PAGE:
The Mazda CX-30 might be a little bit smaller and less rough-and-tumble than the Crosstrek, but what it lacks in cargo space it makes up in its attention to detail and quality. Unlike most cars at a similar price point, it features more premium materials with almost no hard plastics that can make some competitors feel cheap.
Its design is minimalistic and feels very natural, and it comes with intuitive controls that work nicely alongside the (now standard) CarPlay/Android Auto infotainment system. Its base engine isn’t that exhilarating, but the optional turbocharged engine helps to remedy this. The performance of the CX-30 shines more in curves, where the handling is sharp and responsive, which is made even more impressive by how comfortable the ride is. Where the Crosstrek excels on dirt and gravel, the Mazda CX-30 was made to wow passengers on the well-paved roads of cities and suburbia.
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5. Hyundai Kona
The Kona is one of the newest offerings in the subcompact SUV segment, and it was designed to fit modern tastes and needs from the ground up. Its engine is fuel-efficient yet still thrilling to drive (especially with the optional turbocharged engine), its handling is tight, and the suspension makes for a smooth ride to boot. Inside, it feels premium at a budget price, with a modern design and quality construction.
It has many advanced safety features, including forward collision prevention and lane-keeping assistance. It even comes with convenience features like CarPlay, Android Auto, and remote keyless entry, with options such as automatic climate control and a sunroof available. It is a great option to consider if you’re looking at the Subaru Crosstrek.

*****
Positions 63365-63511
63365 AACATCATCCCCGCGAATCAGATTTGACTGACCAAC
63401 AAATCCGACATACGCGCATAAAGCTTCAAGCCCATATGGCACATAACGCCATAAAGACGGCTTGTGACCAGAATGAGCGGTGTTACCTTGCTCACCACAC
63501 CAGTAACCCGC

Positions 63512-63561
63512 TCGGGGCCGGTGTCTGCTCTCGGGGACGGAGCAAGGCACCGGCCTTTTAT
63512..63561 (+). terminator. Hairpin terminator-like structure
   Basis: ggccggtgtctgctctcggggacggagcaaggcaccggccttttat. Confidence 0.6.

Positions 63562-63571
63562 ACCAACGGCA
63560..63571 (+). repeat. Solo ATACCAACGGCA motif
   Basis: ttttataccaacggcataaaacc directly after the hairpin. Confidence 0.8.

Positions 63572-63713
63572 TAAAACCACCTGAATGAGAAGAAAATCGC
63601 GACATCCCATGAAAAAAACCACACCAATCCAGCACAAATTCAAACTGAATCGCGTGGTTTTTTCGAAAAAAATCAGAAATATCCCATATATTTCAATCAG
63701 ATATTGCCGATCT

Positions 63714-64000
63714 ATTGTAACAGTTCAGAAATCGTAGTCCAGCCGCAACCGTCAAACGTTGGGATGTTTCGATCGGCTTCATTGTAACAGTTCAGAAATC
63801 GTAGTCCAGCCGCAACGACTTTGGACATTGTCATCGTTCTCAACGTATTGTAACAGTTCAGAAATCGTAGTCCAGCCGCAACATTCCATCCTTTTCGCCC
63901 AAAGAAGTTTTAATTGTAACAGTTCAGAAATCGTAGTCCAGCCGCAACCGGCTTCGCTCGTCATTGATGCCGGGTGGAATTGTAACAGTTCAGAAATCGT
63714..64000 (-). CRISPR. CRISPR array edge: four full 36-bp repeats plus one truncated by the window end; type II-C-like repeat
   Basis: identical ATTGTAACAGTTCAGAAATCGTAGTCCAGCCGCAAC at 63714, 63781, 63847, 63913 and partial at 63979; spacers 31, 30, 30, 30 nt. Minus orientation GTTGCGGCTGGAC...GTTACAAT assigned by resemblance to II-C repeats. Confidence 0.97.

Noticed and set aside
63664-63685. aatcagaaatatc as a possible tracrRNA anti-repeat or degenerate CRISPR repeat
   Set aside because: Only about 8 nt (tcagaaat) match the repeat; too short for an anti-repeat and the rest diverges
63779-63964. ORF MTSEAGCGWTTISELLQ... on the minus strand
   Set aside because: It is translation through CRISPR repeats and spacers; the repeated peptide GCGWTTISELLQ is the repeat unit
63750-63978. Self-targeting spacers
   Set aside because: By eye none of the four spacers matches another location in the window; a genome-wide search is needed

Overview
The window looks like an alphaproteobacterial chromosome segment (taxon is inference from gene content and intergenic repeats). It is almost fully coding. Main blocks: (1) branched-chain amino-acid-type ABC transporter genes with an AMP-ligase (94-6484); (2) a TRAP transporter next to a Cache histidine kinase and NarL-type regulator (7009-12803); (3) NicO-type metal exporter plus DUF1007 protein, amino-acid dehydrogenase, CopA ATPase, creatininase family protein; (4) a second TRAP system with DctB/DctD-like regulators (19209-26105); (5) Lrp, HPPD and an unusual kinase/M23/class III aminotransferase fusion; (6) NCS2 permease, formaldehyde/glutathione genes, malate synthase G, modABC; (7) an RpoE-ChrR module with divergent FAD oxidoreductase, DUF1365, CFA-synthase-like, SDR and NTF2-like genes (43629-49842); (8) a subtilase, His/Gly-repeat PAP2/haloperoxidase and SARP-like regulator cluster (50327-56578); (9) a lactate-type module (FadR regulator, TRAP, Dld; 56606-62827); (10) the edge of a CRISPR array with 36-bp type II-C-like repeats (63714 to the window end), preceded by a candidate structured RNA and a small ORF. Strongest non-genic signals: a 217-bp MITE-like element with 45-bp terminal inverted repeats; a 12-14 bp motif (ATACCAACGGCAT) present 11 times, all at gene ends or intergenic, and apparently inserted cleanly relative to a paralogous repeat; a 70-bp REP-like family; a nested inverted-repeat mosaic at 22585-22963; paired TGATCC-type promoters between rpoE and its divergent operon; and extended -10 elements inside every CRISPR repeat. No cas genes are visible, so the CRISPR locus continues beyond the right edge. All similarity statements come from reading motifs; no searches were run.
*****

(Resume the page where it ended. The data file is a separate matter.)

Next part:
6. Honda HR-V
You might not guess from looking at the outside, but the HR-V has plenty of cargo space to offer impressive room for passengers. The engine isn’t the strongest, but it offers good efficiency in front-wheel or all-wheel drive, and it pairs well with a lively suspension system that can make the HR-V fun to drive. As the spiritual successor to the Honda Fit, this subcompact SUV won’t be able to hit the trails or dirt roads like the Crosstrek can, but it comes with Honda’s reputation for reliability and offers all you’ll need if you’re driving around the city.
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7. Nissan Kicks
Nissan’s entry into the subcompact SUV market sets itself apart with its great fuel economy. Offering 31mpg city and 36mpg highway, it is a very efficient ride, though if you’re looking for something with more power, you’ll have to look somewhere else.
This surprisingly spacious subcompact only comes with a 122-horsepower engine in front-wheel drive, so if you’re looking for something you can take off-road like a Crosstrek, this one isn’t for you. But if you like to keep all four tires on solid pavement, the Kicks is an efficient, spacious ride with many safety and convenience features included on the base model at a very reasonable price.
8. Hyundai Venue
The Venue is one of the best values on the subcompact SUV market, with a starting MSRP under $19,000. But you aren’t sacrificing much to save this money. The interior isn’t the most spacious, but it is well designed to make the most out of its limited space. Its small engine isn’t the most powerful, but it provides good fuel efficiency, and the tight, spry handling makes the driving experience fun anyway. Off-roading isn’t really going to happen with this car, but for most applications, this is a great budget alternative to the Subaru Crosstrek.